In the early days of Networking, a computer network was meant to carry only data traffic. As time went on, VOIP, or Voice-Over-IP technologies were invented, computer networks had to be designed to also carry Voice traffic. When a single network fabric is carrying both Data traffic and Voice traffic, it is referred to as a Converged network.
Voice traffic and Data traffic
When designing a network, it is important to determine what type of traffic will be traversing the network. Based upon the type of traffic, the network can be built to emphasize up to four different network characteristics:
- Bandwidth – The max capacity of a particular network. Measured in “bits per second” (bps, kbps, mbps, gbps, etc).
- Throughput – The current rate of traffic being pushed through a network. Measured in “bits per second” (bps, kbps, mbps, gbps, etc).
- Latency – The time it takes to get from one point in your network to another. Measured in “milliseconds” (sometimes measured as the Round Trip Time, or RTT).
- Jitter – The variance in Latency in your network between your “busy times” and “slow times”.
These four attributes can be prioritized in order to optimize your network for the type of traffic it is meant to carry.
A network carrying mostly Data traffic will predominately care about Bandwidth, and only moderately care about Latency and Jitter. If you are transferring 100 gb (100,000,000,000 bits) of data at a rate of 10 mbps (10,000,000 bits per second), it will take you 10,000 seconds (2 hours, 45 minutes) – an additional 1-3 seconds due to latency and/or jitter will largely be unnoticed.
A network carrying mostly Voice traffic will predominately care about Latency and Jitter, and only moderately care about Bandwidth. If you are speaking to someone in “real time”, the size of voice packets is not particularly large (i.e., doesn’t require high throughput), but having each “word” get to the other end as fast as possible is crucial. Imagine how frustrating a phone call would be if each word were delayed by a few seconds. The effect would be very frustrating.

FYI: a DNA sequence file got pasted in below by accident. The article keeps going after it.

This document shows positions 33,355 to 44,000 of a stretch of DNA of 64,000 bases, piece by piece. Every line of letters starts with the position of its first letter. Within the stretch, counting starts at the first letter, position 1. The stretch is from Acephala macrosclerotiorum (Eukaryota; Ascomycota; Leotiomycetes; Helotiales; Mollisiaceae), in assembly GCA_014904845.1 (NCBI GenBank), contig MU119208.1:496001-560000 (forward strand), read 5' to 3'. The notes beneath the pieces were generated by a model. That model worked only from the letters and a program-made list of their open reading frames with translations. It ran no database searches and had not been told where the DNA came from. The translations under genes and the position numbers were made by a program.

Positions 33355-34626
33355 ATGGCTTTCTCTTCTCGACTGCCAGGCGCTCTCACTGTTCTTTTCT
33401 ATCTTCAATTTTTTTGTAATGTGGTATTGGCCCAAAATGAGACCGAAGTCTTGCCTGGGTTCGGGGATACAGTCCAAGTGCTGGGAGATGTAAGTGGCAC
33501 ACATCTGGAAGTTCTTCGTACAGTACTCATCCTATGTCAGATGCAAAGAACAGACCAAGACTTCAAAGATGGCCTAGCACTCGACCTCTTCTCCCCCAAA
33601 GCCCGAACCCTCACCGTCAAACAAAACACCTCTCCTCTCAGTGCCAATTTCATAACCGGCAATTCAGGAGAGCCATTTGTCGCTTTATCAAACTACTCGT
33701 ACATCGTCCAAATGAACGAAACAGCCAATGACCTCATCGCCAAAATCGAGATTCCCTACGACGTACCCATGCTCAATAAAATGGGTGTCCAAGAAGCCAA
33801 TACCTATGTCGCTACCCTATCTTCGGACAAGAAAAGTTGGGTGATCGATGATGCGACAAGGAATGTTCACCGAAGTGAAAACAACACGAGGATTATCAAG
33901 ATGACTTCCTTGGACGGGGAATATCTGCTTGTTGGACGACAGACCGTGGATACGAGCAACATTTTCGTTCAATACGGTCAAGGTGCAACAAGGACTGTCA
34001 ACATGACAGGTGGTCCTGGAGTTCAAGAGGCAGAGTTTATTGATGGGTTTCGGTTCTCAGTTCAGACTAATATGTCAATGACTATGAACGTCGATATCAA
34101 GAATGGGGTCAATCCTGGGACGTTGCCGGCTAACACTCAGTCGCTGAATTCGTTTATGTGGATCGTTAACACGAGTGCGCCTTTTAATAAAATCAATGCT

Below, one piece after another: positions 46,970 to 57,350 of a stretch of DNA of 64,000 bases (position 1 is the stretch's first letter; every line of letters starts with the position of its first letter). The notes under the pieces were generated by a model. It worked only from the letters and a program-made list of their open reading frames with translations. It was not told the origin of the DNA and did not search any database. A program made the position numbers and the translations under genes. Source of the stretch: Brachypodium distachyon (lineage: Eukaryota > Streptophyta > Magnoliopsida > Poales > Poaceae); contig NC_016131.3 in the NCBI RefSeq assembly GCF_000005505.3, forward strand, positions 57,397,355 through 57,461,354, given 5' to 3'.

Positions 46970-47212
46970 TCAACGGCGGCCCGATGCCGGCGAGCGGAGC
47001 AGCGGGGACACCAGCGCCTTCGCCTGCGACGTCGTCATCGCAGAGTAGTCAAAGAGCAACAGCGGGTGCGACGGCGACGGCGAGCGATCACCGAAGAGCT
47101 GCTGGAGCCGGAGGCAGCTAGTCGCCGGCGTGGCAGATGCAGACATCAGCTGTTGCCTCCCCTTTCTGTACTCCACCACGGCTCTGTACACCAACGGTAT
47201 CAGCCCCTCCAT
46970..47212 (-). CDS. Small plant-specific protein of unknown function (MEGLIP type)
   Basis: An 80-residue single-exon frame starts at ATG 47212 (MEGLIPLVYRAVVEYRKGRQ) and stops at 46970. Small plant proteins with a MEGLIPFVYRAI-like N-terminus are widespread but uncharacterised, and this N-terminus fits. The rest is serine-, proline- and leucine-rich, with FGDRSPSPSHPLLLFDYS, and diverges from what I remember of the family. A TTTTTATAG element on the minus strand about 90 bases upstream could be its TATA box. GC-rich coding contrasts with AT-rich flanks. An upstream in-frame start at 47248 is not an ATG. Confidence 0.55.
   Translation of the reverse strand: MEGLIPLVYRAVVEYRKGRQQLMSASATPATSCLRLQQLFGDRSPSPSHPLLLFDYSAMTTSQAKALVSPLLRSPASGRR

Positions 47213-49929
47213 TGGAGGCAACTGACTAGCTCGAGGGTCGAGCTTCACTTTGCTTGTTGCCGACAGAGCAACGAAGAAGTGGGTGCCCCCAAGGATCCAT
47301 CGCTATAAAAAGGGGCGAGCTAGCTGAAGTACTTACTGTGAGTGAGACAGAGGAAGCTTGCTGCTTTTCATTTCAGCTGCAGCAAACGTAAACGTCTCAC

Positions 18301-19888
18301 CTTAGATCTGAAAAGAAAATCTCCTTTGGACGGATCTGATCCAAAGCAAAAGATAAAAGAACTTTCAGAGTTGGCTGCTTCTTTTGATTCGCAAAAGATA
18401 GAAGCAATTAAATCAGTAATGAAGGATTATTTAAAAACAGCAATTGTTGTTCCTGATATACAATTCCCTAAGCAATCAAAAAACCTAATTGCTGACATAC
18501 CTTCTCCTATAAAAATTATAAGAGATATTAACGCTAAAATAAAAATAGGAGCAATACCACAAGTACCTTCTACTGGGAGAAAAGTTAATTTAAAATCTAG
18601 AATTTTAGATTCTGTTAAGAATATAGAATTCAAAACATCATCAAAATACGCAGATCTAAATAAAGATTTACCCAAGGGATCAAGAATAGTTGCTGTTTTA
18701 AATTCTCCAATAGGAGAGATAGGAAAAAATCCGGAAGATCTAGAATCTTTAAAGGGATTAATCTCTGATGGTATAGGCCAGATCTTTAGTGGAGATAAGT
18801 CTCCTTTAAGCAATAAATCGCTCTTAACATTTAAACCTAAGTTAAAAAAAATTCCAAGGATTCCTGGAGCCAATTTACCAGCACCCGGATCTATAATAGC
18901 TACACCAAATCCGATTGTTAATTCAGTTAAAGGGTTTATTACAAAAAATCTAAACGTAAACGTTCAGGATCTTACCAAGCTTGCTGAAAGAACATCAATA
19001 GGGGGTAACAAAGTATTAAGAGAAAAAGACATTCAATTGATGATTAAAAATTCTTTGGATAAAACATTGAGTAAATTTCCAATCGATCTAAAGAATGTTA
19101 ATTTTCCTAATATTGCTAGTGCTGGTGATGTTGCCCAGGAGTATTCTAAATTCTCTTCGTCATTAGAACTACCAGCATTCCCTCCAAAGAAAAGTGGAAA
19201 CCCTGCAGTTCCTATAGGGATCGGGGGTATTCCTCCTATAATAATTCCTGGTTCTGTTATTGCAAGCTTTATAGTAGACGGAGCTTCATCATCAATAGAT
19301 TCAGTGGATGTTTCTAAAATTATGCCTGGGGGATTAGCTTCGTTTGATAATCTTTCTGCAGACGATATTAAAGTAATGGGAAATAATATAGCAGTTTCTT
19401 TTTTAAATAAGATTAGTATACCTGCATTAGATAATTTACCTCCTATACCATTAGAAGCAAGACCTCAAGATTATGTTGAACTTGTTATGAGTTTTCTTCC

To accommodate the different priorities, the legacy solution was to build two independent networks: one optimized to carry Data traffic, and the other optimized to carry Voice traffic:
This allowed for separation of Voice and Data traffic, but required twice the gear to build out the network.
As network gear progressed in performance and functionality, however, the industry was able to run both Data and Voice traffic on the same network devices (routers, switches, etc). This was referred to as a Converged Network – a single network fabric that can carry both Voice traffic and Data traffic:
Of course, the network fabric still has to prioritize different characteristics for Voice or Data traffic, therefore the network must be able to distinguish the Voice traffic from the Data traffic.
The primary method for the network devices to identify different types of traffic is to use different IP Networks. The VOIP phones (Voice Over IP) would be assigned a particular set of IP addresses, and the PC’s would be assigned another set of IP addresses.
Then, the network gear would apply different priorities to traffic based upon the IP addresses it came from using a feature known as QoS, or Quality of Service.
Converged Network using VLANs
The image above uses two different switches and two interfaces on the router for the Data and Voice traffic in order to visually represent the different IP networks. But the same effect can also be accomplished with one switch and one router interface using VLANs:
In the image above of a Converged Network, both VOIP phones and PC’s are plugged into the same switch, but are still logically separated in different IP networks using VLANs: a Voice VLAN and a Data VLAN.